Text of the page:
YMCA - One Bonus Down!
Both Rick and I scouted out the same gas station on Friday afternoon to ensure that it would give us a "good" receipt (Correct date/time and city/state information).  So we pull in at about 840 and wait until 850 so we can be on the road.  I top off my tank at 852.  I send the necessary information to the text number stored in my phone and since the instructions said don't wait for a response, another important plot development I store the phone in my tankbag, and head off to the Golden Isles YMCA (remember I said that the bonus locations were tied to a music theme - who hasn't done the YMCA at some wedding or sporting event?).  The day is beautiful and cool and I am excited about pulling off a winning route. 

Love the Smile!!!
Aptly Named for the Void 8
The first few bonus locations are not that exciting.  A music store, a gas station receipt from Statesboro (in and among Georgia Southern football game day traffic), a Motel 6 in Augusta, a pawn store that deals with Guns, and then a florist that sells Roses - get it' Guns 'n Roses?  before pulling up to the James Brown statue in downtown Augusta.  Rick and I arrive at about the same time with several other riders and we descend on the statute the same time when a group of red hat/purple dress ladies are there out on the town.  We get one of them to pose with the statue while holding our flags.  She certainly seem to be mystified by the happenings.  At this point we are slightly ahead of schedule and about 200  miles into the ride.

From Augusta it is a series of US highway up to Greenwood, SC for another gas receipt.  Since Rick and I are significantly ahead of schedule, I use the time to extend the gas stop into a mini break.  After fueling, I pull out my phone just to double check my starting text was received.  Well, imagine my surprise that 1 minute after I sent the text back at 0852, I had a response back saying that I had sent it to the wrong number.  I call over to Rick at the next pump and asked if he got an "ok" message for his starting text.  He said that he did.  I ask what number did he use.  He said the one in the rally book instructions.  I whip out the instructions and there it is right on the front page, but upon closer look it is a different number than last year.  It appears that the number that I used is no longer acceptable for texts just phone calls.  So it is now about 12:45 p.m. and I have don't have a good starting time.  I have a couple of choices.  First, I could say screw it and go home - after all I am only an hour from my house at this point. Second, I can ignore it and worry about when I get in to Fredricksburg tomorrow - not an option, I can't really ignore things.  Third, send Scott a new text with the information and see how many points he will deduct.  I resend (to the correct text number) my starting information and then add the following : "Send this at 0852 to the wrong text number.  But am continuing with my rally."  Rick and I jump on our bikes and head up to Spartansburg.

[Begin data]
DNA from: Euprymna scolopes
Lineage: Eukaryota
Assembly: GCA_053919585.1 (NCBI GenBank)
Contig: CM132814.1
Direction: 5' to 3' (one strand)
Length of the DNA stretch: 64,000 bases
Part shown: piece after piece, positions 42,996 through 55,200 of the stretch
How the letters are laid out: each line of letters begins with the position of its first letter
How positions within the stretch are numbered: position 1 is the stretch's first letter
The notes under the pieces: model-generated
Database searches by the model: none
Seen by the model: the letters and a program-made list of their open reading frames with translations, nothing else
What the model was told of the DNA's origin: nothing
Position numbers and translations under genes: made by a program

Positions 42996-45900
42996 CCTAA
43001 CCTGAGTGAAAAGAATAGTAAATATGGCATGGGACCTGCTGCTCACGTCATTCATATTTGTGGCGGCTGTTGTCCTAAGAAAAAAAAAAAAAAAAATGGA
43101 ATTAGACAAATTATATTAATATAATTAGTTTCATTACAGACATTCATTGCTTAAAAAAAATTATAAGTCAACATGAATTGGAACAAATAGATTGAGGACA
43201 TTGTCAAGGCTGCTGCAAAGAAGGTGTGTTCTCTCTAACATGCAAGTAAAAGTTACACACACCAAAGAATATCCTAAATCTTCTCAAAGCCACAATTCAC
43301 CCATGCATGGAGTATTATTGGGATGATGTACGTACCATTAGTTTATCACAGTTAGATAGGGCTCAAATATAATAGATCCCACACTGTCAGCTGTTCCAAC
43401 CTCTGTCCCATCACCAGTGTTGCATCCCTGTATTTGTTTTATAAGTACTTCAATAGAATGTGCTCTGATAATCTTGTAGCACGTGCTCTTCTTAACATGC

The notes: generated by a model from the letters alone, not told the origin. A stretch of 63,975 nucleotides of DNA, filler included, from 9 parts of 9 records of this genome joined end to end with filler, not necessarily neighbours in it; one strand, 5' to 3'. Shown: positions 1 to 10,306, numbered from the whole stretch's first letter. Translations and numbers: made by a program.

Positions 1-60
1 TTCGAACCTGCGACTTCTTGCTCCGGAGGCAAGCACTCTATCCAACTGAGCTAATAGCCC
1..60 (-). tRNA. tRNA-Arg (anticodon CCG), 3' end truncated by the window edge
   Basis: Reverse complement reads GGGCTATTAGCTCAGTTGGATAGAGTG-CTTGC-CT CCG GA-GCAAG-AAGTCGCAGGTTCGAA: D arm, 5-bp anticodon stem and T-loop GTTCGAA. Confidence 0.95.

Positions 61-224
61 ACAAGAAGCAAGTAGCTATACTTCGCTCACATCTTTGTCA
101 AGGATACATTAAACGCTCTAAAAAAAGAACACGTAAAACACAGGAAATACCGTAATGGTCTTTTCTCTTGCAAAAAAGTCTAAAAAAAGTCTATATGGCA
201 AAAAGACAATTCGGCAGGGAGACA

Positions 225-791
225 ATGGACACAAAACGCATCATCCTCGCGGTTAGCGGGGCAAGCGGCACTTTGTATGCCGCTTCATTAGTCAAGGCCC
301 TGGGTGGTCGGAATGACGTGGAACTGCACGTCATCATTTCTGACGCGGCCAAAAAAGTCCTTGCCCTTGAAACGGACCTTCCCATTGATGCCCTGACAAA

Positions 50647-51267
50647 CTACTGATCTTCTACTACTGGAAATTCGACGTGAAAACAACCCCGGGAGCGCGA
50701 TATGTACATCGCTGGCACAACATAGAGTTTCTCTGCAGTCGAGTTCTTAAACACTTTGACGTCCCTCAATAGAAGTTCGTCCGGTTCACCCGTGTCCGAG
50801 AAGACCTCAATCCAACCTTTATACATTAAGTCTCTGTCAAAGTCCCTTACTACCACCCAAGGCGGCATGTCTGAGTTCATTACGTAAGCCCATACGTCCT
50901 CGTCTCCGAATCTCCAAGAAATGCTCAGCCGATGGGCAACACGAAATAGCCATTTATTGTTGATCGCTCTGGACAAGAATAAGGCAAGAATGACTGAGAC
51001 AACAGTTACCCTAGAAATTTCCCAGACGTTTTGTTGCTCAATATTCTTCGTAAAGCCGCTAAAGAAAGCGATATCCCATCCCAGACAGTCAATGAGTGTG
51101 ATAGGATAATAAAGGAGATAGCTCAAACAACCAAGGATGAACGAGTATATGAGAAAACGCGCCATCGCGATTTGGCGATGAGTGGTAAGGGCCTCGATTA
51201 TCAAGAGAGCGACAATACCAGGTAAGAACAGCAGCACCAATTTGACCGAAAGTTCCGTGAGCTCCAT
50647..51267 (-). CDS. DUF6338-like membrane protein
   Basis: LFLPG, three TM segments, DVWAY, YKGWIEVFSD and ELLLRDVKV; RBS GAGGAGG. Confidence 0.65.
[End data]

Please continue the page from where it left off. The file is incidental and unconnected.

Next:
Oh the things we take pictures of.
The Asheville Music Venue
The ride up to Spartansburg was at first very trying.  I was quite upset that my rally was basically toast now because of my screw up.  I try to keep my spirits up by telling myself that we really don't do these for the trophies (we really don't) but that a few of them are nice additions to the office shelf.  I finally talk myself into enjoying this rally and think of the story that it will turn in to.  So Rick and I hit a Buffalo's Wild Wing and the Case Brothers Piano Tuners before completing our ride into Asheville and the Orange Peel music venue.  Driving into the heart of some sort of street festival in downtown Asheville lead to great people watching but a slow go.  We are now just about on schedule after losing a bit of time since Greenwood.  But we have a decision to make.  Over in Greeneville, TN there is a small bonus location that I thought we should hit.  Rick thought otherwise - too many twisty roads, too late in the day, for too few points.  But I talk him into it and we head to Greeneville.  Long story short - Rick was right.  The ride over was beautiful at times, but passing was difficult and the points just didn't justify the 45 minutes of time we have lost.  We should have stayed on I-26 to Kingsport.  But alas, we didn't and started to fight the clock as darkness and a short rain shower began to fall upon us.